Interest in the Formula 1 schedule from American audiences has surged in the last few years, as the success of Netflix’s Drive to Survive docuseries is bringing F1 and its drivers to a whole new generation of revheads. But with demand comes the inevitable premium price point, and it’s the fans that are left with the bill.
For the first time in Formula 1 history, three races will be held across North America in 2023: Austin, Miami and still to come, Las Vegas, in one of the most highly-anticipated circuits of the year.
It was almost inevitable that Las Vegas would be the chosen site for Formula 1’s third track in the Americas; the famous Sin City, with its glittering neon lights and fast-paced lifestyle, eccentric casinos and dice tables that welcome some of the world’s most affluent players with quicker hands than Lewis Hamilton, each and every day.
It’s a high-rollers playground; the Monaco of the States; the perfect place to put another street circuit in the 2023 season. But opulence comes at a price, and with all sports, it’s the fans that are left to pay.
“I’ve never known so much hype around a sporting event as a race on Saturday night down the Strip in Las Vegas.”Christian Horner, Red Bull Team Principal
It was revealed that Las Vegas would host a race for the next 10 years, with Liberty Media CEO Greg Maffei declaring it “an event of unprecedented complexity and scale. It will be the largest and our argument will be the most premium sporting event of 2023.”
But constructing the most premium sporting event in the world comes at a hefty price tag, with American fans hoping to attend the Las Vegas Grand Prix looking at paying the most expensive ticket for the entire Formula 1 season.
The average cost for the entire race weekend is $7,457 USD (~$11,407 AUD) according to a study conducted by KingCasinoBonus.uk. General Admission tickets start at $500 USD (~$765 AUD), more than 5 times more expensive than the cheapest circuit in Japan.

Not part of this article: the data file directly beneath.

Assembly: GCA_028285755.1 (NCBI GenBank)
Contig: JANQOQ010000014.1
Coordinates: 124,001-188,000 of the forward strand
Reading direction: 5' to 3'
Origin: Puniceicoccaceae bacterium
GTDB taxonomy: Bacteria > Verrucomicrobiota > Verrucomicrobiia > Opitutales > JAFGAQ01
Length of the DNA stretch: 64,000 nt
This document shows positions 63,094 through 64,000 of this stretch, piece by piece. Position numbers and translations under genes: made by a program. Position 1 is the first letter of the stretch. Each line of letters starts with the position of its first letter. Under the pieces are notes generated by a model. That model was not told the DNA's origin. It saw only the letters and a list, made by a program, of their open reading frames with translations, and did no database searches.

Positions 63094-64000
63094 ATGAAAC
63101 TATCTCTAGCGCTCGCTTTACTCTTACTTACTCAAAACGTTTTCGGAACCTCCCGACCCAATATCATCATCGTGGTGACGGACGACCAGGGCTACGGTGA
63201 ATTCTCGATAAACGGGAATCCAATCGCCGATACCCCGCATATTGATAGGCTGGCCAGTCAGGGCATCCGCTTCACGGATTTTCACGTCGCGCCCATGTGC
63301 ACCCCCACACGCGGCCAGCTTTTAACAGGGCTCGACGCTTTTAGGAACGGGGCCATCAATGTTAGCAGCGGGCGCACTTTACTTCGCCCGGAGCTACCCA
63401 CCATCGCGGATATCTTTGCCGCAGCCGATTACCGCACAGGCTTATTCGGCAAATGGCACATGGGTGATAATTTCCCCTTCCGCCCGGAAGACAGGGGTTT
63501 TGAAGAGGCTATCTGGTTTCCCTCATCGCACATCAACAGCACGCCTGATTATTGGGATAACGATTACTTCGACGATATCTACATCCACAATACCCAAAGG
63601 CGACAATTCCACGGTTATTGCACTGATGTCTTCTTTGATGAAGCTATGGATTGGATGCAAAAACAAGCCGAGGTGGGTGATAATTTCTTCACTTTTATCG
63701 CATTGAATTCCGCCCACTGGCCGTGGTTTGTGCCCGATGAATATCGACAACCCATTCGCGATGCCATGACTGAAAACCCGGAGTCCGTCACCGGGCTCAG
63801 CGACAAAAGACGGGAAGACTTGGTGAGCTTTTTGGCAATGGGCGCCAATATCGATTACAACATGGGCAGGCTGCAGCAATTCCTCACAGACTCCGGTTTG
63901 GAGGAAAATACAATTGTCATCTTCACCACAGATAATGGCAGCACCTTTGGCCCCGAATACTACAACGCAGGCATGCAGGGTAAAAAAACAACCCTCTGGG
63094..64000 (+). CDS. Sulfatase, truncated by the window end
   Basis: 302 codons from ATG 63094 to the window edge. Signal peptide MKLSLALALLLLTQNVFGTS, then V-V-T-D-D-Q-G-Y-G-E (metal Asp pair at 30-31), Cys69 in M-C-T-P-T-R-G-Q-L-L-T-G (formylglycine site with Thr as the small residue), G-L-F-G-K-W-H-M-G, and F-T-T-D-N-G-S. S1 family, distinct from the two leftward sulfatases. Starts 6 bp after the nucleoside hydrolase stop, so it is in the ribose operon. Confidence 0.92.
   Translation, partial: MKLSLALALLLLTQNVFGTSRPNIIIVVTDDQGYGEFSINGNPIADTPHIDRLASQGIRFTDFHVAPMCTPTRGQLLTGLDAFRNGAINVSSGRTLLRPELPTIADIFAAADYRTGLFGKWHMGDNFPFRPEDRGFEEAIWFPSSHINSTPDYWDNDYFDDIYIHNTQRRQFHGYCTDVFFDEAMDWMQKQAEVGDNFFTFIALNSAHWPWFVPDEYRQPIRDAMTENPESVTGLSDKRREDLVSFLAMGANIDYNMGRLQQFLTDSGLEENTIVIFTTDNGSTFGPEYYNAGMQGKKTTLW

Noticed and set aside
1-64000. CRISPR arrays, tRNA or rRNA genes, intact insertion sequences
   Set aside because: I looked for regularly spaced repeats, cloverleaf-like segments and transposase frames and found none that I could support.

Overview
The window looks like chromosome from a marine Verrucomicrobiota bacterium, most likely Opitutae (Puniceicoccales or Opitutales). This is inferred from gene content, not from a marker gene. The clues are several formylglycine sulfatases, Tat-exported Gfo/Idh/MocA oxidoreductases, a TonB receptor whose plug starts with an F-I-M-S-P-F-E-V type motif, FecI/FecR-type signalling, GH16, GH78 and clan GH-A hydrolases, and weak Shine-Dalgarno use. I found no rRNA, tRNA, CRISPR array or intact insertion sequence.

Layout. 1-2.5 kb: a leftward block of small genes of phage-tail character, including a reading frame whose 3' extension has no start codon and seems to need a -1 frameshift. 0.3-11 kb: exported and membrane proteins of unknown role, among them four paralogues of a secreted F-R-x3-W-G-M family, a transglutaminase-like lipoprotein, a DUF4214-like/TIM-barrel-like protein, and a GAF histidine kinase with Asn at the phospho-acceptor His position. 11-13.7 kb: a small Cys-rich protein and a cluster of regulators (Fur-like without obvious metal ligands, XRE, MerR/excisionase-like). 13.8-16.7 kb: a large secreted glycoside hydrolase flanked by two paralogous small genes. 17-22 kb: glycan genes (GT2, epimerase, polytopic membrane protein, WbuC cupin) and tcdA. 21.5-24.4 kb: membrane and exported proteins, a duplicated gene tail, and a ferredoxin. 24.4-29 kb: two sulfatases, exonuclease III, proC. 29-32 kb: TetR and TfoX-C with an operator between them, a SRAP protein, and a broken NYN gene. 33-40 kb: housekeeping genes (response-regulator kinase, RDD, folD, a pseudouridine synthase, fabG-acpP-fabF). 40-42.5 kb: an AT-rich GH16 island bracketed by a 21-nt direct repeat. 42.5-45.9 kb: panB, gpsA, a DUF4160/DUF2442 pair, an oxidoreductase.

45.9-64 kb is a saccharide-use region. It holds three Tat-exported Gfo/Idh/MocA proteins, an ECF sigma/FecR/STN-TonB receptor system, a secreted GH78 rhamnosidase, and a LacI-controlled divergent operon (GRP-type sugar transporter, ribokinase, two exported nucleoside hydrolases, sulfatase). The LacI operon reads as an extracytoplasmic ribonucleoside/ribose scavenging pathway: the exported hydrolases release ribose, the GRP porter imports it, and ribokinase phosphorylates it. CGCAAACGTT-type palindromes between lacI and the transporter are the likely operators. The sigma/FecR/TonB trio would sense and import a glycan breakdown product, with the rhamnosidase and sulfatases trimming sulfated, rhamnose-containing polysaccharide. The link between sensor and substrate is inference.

And it’s not only American fans attending the Las Vegas Grand Prix that will incur the highest charges this year, with Miami and Austin also rounding out the second and third highest average ticket prices respectively.
Why will the Las Vegas Grand Prix demand such a high price?
Interest in the inaugural Las Vegas Grand Prix is unprecedented, with hundreds of thousands of people expected to descend on the Strip for electrifying racing action come November.
Huge swathes of the famous destination town will be uprooted and built upon, with Liberty Media CFO Brian Wilding revealing the construction of a permanent paddock is 85 per cent complete, with an expected expenditure of $400 million USD (~$612 million AUD).
Iconic landmarks such as the Mirage and Bellagio are building temporary grandstands across the facades of their building and water features to accommodate the influx of Formula 1 fans, and $2 billion stadiums are being built to capitalise on the F1 circus.
The Las Vegas Boulevard will be almost unrecognisable when the travelling Formula convoy comes into town.
Such is the scale of the operation that county laws have had to be changed to allow advertisements to line the temporary street circuit, but guarantees have been made about the staggering projected revenue from the inaugural Las Vegas Grand Prix.
Las Vegas Convention and Visitors Authority CEO Steve Hill revealed, “Our board [had] to certify that Formula 1 will have an economic impact over a quarter of a billion. It will be well past that. It will be over a billion dollars.”
For reference, Formula 1 announced total revenues of $2.573 billion across the entire 2022 calendar year; Las Vegas’ predicted revenue would represent just under half of that.
Las Vegas will be a spectacle like no other, but as more and more passionate fans discover the high-octane drama of one of the world’s greatest sporting events, the price of the product inevitably soars – and it’s clear American fans are the ones paying the price.